Thursday, Dec. 10, 2015 12:08 am
Park police riddled with problems
More money the solution, consultant says
That’s the conclusion of a consultant who was paid $12,000 to study the district’s troubled police department and recommend improvements to address deficiencies in recordkeeping, equipment, staffing, training and other areas within the three-officer department.
The department is so dysfunctional that when Laimutis A. Nargelenas, the consultant retained through the Illinois Association of Chiefs of Police, asked for the department’s manual of policies and procedures, he received three, none of which had been updated since 2009. Nargelenas, former superintendent of the Illinois State Police, wrote that officers “seemed unfamiliar” with the manuals’ contents.
Problems were so basic that Nargelenas in his Nov. 30 report recommended that the department rewrite its mission statement, with employees answering the following questions: For what do we want to be known? How do we want to treat each other? What unique contributions can we make? What does each person bring to the team? What big goals do we want to achieve?
The district, which has 34 parks, four golf courses, two baseball fields, a zoo, an aquatic center and an ice rink, employs three officers. It takes each officer five hours simply to visit each facility, Nargelanas found. He presented the district with five options that ranged from paying the Springfield Police Department $781,000 a year for eight city officers to patrol parks to simply disbanding the department and allowing city officers to patrol parks and respond to calls in addition to their other duties.
Springfield police chief Kenny Winslow said that his department’s figure was based on officers with 10 years of experience being assigned to parks, with the city picking up pension costs.
“We tried to give them the best deal we possibly could,” Winslow said. “That’s what it costs.”
Nargelanas recommended that the district retain its department and more than double the staff, from three full-time officers and one part-time officer to six full-time officers and three part-time officers. That would cost more than $421,000 in startup costs, then more than $235,000 per year thereafter, which would amount to a 51-percent increase in annual police costs.
Andre Parker, the district’s interim chief who is scheduled to leave the district on Dec. 18, acknowledged that city police could take over duties from the park district’s department.
“It’s a real question that the taxpayers of Springfield would have: Why do we need the park police, why can’t we just do with the city of Springfield police department?” Parker said. “You could do that.”
But that’s not optimal, according to Parker and several park board members who say that the district would be best served by a department that has parks as its primary responsibility.
“Personally, I would like to see us retain the police force,” said board member Don Evans. “If we have to switch some funding around to accomplish that, that’s the way I’m leaning, initially. … I don’t think that’s (the city taking over) would be as adequate a coverage as if we had our own force out there.”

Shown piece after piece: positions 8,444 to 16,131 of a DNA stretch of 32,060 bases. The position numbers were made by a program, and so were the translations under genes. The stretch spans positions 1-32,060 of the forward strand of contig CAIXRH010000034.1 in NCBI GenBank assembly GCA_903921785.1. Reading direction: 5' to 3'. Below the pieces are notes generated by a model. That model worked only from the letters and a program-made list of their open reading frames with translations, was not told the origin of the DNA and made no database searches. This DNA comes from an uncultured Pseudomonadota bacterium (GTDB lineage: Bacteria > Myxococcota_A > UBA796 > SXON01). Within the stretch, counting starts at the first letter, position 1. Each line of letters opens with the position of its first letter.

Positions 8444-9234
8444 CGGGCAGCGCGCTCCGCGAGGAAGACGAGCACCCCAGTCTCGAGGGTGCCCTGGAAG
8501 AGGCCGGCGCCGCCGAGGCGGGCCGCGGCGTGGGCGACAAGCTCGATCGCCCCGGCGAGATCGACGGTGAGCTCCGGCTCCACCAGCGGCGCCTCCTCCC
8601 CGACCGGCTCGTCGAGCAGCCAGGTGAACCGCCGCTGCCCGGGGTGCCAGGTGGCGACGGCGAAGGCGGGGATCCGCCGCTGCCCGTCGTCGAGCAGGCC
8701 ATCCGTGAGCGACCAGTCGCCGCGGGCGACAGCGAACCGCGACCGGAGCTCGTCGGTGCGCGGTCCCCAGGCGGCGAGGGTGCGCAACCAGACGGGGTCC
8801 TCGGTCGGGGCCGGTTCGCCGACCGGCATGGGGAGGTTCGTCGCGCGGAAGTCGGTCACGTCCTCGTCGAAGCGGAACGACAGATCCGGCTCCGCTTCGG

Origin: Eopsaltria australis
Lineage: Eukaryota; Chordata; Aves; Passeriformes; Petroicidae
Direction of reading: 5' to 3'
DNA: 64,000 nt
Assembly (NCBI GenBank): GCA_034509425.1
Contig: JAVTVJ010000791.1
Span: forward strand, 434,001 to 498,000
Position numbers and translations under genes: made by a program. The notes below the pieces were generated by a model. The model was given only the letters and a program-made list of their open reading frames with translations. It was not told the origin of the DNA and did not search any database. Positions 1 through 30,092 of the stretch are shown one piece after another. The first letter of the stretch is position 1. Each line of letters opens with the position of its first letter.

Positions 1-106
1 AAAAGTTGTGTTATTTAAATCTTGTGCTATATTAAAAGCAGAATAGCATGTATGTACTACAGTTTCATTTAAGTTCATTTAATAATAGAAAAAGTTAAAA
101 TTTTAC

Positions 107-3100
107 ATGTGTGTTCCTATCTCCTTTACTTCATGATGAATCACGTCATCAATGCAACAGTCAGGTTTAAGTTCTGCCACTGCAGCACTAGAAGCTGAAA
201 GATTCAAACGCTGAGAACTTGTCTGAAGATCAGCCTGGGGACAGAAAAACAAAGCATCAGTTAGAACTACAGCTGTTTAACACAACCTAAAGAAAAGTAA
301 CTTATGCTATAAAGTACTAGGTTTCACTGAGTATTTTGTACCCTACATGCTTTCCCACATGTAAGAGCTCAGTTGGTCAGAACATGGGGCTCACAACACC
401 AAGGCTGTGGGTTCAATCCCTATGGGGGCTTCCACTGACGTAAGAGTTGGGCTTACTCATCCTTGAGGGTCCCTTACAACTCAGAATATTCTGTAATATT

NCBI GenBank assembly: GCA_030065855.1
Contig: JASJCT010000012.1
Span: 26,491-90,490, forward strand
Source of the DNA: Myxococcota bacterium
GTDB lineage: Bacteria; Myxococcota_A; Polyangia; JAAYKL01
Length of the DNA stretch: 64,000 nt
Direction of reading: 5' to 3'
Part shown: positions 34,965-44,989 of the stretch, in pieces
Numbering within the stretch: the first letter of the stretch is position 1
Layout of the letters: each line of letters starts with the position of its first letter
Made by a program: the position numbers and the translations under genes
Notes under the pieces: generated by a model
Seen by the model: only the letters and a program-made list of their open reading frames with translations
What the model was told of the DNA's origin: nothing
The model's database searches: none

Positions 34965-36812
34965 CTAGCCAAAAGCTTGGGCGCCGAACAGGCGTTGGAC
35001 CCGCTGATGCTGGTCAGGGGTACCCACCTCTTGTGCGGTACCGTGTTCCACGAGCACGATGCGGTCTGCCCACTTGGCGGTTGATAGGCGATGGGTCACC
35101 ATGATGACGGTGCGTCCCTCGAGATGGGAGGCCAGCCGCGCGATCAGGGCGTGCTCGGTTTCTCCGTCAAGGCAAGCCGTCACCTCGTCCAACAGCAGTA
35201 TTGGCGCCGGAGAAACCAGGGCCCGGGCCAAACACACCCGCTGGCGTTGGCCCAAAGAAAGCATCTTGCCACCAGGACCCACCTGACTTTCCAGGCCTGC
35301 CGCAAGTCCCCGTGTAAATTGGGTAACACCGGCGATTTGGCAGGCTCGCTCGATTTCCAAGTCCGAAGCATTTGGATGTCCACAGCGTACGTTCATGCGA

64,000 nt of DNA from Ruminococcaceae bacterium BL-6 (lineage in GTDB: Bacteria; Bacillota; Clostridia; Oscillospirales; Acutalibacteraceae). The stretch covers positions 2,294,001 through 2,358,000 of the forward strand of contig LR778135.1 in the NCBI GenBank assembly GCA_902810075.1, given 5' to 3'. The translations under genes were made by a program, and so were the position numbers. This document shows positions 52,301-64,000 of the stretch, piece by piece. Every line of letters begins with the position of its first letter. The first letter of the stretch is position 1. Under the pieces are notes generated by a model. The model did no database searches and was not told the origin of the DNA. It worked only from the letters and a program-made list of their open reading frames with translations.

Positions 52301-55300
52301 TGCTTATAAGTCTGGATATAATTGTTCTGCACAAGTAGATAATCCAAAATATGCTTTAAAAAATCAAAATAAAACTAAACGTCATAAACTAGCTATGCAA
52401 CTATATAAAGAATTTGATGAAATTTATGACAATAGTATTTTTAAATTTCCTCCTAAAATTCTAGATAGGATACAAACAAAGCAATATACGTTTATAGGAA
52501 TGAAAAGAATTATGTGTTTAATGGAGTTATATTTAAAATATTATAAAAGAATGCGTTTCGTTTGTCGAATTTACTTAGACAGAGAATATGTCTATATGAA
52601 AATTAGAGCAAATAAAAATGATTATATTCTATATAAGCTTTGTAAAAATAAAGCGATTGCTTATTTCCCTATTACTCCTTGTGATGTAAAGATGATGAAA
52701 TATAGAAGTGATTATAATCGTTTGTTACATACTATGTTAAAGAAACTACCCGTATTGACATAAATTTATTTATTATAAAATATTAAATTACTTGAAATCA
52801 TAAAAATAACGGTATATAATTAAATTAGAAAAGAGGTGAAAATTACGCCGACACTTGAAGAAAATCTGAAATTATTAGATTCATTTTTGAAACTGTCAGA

Park board members say that parks are safe, but the force in place now is far short of what is needed, Nargelanas found. And problems go beyond staffing questions, according to the report.
“There were some things that were surprising, even unnerving,” said park board member Tina Jannazo.
All 11 emergency phones at Southwind Park are broken, and replacement parts necessary for repairs are no longer made, Nargelanas determined. Nonetheless, the park district is paying George Alarm $20,000 a year to monitor calls from the phones that don’t work.
“That’s horrible,” said park board member Robin Schmidt. “We need to fix that, and we need to fix it soon.”
There is no defibrillator at police headquarters, contrary to state law, the consultant found. Park district police have expensive electronic BAR coding equipment to keep track of evidence, Nargelanas wrote, but the equipment isn’t used because no one has been trained to use it, and evidence isn’t accurately tracked. The department isn’t properly keeping tabs on firearms, sexual assault kits and money, which the consultant said were kept in the department’s evidence vault without proper inventory records. The department has “numerous” vehicles in disrepair that should be either fixed or sold, the consultant found, and several guns appear to be missing.
In its written response to Nargelanas’ findings, the park district said that it has accounted for all firearms, and none are missing. The district acknowledged that proper evidence storage is “critical” and that the evidence vault had not been properly managed. The district said that it would retain a police agency to audit the evidence vault. The district also said that the police vehicle fleet is in “transition” and that vehicles that aren’t needed will be sold.